It’s a nice effect, one that appears to be only subtly used in what I’ve played of the game so far. On some downloadable, user-created stages however, ones with plenty of explosions, smoke and particles, the result is more obvious. Seeing the amount of light reduce underneath, or very mildly to the side of a cloud of smoke or mist, but not simply a pre-calculated dimming, but what looks looks like physically less light output is a key demonstrator of the effect in action.

In combination with the game’s use of light and shadow, this helps to emphasise the realistic look that MM have sort to create for the fantastical world of LBP2. Added depth is one consequence, but mostly, having all objects accurately look like they exist tangibly in the world is another.

Going back to LBP2’s use of shadowing, we’ve already mentioned that the game engine casts shadows for every object on screen, wherein a clear example of shadowing would realistically take place. Although, what we’ve failed to mention is that the game also uses soft shadows for all objects too.

These shadows, like with the game’s alpha affects, are rendered in a lower resolution to the framebuffer. However, this is negated somewhat – though not totally – by the use of high quality shadow filtering, which helps blend in the lower res soft shadows onto their environment and other objects.

There are still some examples of flickering shadows, and jittering edges where the use of filtering isn’t enough to hide their low-res nature. But, then again, outside of a in-engine, pre-rendred cut-scene, or in the obscenely high-end PC space, shadowing errors are simply part and parcel of current real-time rendering with performance-sapping, hardware limitations.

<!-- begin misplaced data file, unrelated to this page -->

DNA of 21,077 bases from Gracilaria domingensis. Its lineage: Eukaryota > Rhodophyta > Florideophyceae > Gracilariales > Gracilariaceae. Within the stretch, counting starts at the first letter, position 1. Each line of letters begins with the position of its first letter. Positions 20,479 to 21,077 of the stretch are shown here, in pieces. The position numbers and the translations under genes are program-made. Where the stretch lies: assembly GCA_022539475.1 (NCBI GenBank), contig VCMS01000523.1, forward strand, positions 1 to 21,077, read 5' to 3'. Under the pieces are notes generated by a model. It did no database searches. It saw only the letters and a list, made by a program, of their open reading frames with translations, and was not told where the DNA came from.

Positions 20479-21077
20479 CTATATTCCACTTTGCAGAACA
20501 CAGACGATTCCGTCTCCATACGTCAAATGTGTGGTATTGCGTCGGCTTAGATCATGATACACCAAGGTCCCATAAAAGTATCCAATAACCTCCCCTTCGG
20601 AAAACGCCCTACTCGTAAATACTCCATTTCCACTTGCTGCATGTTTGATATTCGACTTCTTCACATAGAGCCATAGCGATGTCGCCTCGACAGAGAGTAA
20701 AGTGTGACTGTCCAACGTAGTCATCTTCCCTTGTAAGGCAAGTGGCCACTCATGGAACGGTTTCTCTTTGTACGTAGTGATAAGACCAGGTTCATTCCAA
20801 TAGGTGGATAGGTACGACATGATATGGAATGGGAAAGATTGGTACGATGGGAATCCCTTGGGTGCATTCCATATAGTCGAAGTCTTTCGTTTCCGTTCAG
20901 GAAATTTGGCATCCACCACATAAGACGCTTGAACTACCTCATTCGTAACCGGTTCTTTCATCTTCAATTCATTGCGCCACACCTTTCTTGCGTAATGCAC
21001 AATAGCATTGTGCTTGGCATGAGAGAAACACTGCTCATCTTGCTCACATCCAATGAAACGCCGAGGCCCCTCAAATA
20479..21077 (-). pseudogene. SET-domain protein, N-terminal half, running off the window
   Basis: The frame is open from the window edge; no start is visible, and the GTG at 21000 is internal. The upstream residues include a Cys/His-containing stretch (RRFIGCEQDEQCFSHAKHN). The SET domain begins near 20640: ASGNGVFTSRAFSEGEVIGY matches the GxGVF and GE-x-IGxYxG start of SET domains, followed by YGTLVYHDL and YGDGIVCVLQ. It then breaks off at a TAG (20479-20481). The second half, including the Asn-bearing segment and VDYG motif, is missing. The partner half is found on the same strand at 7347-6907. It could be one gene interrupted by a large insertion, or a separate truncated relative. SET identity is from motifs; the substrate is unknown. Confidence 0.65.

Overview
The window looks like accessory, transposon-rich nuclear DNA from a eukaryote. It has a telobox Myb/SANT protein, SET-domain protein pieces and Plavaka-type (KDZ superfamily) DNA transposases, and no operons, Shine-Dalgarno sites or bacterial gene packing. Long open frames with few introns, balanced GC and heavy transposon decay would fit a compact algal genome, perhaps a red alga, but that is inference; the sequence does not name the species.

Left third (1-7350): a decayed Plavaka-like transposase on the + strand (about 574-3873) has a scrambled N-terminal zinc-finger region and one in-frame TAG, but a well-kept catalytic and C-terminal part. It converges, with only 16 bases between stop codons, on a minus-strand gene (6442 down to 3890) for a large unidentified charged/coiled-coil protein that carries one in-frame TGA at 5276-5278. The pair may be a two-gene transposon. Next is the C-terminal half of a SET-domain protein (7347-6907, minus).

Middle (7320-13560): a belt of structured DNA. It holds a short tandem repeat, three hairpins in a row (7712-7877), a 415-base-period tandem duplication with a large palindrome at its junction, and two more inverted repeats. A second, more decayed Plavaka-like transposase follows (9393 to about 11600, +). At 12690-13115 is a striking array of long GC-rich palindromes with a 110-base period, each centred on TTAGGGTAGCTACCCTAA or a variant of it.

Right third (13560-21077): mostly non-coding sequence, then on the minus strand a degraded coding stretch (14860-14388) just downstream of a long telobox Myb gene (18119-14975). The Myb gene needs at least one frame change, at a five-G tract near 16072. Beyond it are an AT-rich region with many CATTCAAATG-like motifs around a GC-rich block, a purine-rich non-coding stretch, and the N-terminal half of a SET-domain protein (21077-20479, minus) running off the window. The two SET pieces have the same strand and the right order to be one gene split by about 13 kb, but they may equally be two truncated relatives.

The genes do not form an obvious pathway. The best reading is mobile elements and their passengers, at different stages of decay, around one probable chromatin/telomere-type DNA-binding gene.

Another impressive part of LBP2’s technical make-up to look at, is the game’s use of real-world physics in how objects in this artificial world react. Swing on a rope, and you can almost feel the pull of gravity; push over a stack of lightweight boxes, and watch the ease of how they tumble, knocking others over, pushing and falling in accordance to their physical properties. Heavy objects also have weight behind them: Sackboy himself, bounces and flows through the air like stuffed and stitched toy – all of which adds a sense of real tangibility to the world these items and characters inhabit.

Also, these elements allow you to have an understanding of how many of the objects, challenges and puzzles work, before even attempting them. Once you know which objects have which properties – and some are obvious as soon as you see them, then all you have to do is master their usage, but using your own worldly understanding to do so. And of course, the technique required with the Dual Shock controller.